As I entered the kitchen, an inner voice spoke to me and said, Why don’t you kill yourself? It seemed like a good idea. What did I have to live for? It’s not as if I had a good relationship with Shelley, my daughter. She‘d turned against me as a teenager, and we rarely saw our grandson. Even Jeff would be better off without me, and maybe my death would bring about a reconciliation between them. That thought comforted me as I opened the drawer and took out the large carving knife. It glinted in the light. I only needed to switch the handle and plunge the point deep into my chest, and my life would end.
‘Marion, what are you doing?’
I jumped at the sound of Jeff’s voice. I turned around to see his concerned eyes shift from the knife to my face. ‘I was about to peel an apple,’ I lied.
‘I love you, Marion,’ he said.
Shaking, I put the knife down and supported my weight against the work surface. Wrestling with my emotions, I looked up and said, ‘Okay.’ I swung my head toward the doorway and frowned. Jeff wasn’t there. I called his name but only heard a high-pitched ringing silence. Apart from the passage lights, all the others were off, and he wasn’t on the stairs as I climbed up them. I pushed open our bedroom door, and to my astonishment, Jeff lay in bed, fast asleep. I couldn’t believe it. Jeff’s legs didn’t allow him to move that quickly. Yet somehow he had.
He stirred slightly as I slipped beneath the covers. I decided not to wake him.
‘I love you too,’ I whispered in the dark.
I must’ve fallen asleep, for when I next opened my eyes, sunlight poured in through the net curtains. I reached for my watch on the side table. It read 12:30 pm. I sat up as Jeff entered the room and perched on the bed.
I thought I'd better let you sleep,’ he said.
‘Half the day’s gone, already.’ I sounded as though I had something to do; somewhere to go. Not that I’d made any plans for months. Time mostly passed in a haze as I operated on autopilot, but today felt different.
‘I don’t know how you managed it,’ l said, swallowing hard, ‘but thanks for stopping me last night.’
‘How do you mean?’ He looked baffled.
‘You came into the kitchen after I went down. Don’t you remember?’
‘I know you were upset, but I didn’t get out of bed.’
‘Of course you did. You stood in the doorway when I...’
‘I did have a strange dream though,’ Jeff said. ‘I dreamt that you were in the kitchen, holding a knife and I told you that I loved you.’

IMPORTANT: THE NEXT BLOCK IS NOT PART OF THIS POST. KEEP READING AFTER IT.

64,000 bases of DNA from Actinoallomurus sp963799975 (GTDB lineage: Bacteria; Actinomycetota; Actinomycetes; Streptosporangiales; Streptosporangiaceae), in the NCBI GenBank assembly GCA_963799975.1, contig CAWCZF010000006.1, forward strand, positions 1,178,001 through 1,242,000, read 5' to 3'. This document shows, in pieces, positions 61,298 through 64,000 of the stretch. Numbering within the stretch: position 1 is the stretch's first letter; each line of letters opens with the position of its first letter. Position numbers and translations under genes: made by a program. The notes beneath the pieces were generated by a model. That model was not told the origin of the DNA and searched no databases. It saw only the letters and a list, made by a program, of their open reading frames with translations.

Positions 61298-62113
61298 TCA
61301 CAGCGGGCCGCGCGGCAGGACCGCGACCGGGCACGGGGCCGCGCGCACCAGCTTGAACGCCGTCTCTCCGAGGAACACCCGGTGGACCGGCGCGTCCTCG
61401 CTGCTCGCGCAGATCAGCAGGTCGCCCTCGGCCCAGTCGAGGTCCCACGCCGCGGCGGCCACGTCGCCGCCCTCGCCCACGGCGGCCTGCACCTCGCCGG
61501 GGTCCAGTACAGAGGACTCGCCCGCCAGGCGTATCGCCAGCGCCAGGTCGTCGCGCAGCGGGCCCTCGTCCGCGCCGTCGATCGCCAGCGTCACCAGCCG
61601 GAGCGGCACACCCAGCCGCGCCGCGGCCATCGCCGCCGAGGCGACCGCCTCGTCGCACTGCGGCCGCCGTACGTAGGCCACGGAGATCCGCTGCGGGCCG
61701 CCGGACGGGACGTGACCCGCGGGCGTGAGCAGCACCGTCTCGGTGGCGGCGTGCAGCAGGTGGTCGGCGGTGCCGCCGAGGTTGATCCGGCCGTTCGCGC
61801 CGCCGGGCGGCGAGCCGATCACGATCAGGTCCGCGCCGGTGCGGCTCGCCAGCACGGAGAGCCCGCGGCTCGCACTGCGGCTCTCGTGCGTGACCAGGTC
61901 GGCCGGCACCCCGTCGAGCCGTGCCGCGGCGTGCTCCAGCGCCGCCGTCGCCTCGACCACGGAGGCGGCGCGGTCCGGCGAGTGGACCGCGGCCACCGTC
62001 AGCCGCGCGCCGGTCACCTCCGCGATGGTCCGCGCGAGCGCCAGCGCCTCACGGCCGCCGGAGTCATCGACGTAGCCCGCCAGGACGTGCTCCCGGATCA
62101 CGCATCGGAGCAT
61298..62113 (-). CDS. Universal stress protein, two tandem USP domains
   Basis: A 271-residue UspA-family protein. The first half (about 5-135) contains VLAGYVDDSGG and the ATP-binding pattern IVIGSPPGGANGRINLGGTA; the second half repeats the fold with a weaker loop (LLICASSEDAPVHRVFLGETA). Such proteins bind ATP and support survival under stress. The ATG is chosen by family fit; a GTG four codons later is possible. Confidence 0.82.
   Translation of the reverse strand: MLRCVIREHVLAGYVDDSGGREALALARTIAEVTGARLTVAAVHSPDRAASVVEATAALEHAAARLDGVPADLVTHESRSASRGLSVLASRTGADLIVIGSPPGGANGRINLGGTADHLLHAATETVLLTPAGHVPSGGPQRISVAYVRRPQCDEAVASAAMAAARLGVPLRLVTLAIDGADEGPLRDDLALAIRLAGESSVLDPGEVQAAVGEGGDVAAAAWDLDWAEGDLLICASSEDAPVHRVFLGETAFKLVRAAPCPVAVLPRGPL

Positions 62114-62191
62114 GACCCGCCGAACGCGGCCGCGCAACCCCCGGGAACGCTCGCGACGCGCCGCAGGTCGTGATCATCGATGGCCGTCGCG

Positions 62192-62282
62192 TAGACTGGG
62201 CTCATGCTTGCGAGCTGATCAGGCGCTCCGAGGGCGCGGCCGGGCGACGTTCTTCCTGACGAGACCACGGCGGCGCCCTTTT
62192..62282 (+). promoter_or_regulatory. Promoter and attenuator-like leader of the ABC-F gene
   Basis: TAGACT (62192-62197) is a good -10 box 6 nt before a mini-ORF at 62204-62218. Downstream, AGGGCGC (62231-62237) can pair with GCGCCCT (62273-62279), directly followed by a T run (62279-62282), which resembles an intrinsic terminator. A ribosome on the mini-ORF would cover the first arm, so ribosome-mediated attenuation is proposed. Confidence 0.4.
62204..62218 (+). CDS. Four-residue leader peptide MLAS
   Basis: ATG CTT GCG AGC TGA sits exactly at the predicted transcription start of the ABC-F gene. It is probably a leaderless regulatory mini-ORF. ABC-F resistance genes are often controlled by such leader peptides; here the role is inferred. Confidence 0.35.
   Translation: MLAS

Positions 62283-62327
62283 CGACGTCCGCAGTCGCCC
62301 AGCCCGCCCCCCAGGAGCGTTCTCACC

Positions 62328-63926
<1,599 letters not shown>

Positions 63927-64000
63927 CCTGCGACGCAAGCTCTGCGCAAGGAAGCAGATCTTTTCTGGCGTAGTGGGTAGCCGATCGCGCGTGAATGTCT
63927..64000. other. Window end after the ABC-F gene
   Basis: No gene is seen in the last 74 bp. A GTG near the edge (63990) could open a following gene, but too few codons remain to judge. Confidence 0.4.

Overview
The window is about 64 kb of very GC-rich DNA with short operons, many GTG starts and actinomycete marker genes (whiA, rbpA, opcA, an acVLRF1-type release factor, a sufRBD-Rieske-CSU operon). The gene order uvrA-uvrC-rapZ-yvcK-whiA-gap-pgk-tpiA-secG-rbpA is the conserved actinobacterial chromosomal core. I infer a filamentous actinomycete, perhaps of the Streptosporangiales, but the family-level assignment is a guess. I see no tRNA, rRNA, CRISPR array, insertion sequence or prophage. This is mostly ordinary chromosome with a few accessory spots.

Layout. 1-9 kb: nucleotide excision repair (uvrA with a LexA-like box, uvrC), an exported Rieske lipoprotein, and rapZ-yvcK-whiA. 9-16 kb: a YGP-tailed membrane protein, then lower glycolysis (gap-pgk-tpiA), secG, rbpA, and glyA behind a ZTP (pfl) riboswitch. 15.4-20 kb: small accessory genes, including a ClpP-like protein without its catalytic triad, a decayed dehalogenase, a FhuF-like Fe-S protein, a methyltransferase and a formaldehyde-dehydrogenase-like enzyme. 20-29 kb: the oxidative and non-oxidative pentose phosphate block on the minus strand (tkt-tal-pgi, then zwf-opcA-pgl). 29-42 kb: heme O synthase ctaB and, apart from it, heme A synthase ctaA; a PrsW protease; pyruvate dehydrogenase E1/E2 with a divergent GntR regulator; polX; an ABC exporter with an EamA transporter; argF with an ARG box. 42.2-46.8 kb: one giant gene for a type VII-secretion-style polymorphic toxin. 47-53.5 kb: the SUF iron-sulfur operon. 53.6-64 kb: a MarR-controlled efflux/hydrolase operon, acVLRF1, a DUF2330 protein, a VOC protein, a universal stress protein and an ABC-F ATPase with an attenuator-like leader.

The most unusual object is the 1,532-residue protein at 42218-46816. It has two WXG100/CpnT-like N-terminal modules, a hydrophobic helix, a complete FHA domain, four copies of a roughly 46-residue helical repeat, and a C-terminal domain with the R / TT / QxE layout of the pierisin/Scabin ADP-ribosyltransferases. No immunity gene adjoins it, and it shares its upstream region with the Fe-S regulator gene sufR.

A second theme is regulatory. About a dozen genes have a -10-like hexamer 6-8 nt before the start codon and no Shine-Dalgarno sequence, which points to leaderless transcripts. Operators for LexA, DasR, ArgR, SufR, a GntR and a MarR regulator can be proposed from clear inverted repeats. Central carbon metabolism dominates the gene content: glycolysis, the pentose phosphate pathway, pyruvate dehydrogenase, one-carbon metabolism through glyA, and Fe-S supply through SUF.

‘It wasn’t a dream, Jeff. It really happened. I was going to kill myself.’
‘I’m glad you didn’t.’ He put an arm around me. ‘I think God had a part to play in this.’
I’d never heard Jeff give God credit for anything. ‘It’s a miracle,’ I said as the truth dawned on me that something supernatural had happened.
‘I suppose it is, ‘Jeff said and laughed. We both did, only I had tears in my eyes.
‘Can we pray together? Now?’ I asked, seizing the moment.
He shrugged his shoulders and said, ‘If you want to.’
I put my hands together, closed my eyes and gave thanks to God, for snatching me out of the enemies clutches. When I’d finished, Jeff joined me in saying ‘Amen.’
From that day forward, my faith in God was restored. I started reading the Bible, and the words came alive. I copied scripture from Isaiah 43:18–20 and stuck it on my bedroom wall. It read, “Remember not the former things, nor consider the things of old. Behold, I am doing a new thing; now it springs forth, do you not perceive it?” I did indeed. I realised God had more for me to do, and I was ready and willing to embrace whatever lay ahead of me, knowing I would not have to face it alone.
I reclaimed my life, which involved returning to work. And it was tough, especially on the first day. But having survived it, I knew things would improve, given time. And at home, the tensions eased in my marriage. Jeff and I didn’t talk about what had occurred on that fateful night, but it changed both our lives forever. I went back to church, and Jeff joined me, and not because I wanted him there. He made the decision alone, and I believe it was his way of giving thanks to God for saving my life and of course, to learn more about our wonderful, merciful Saviour.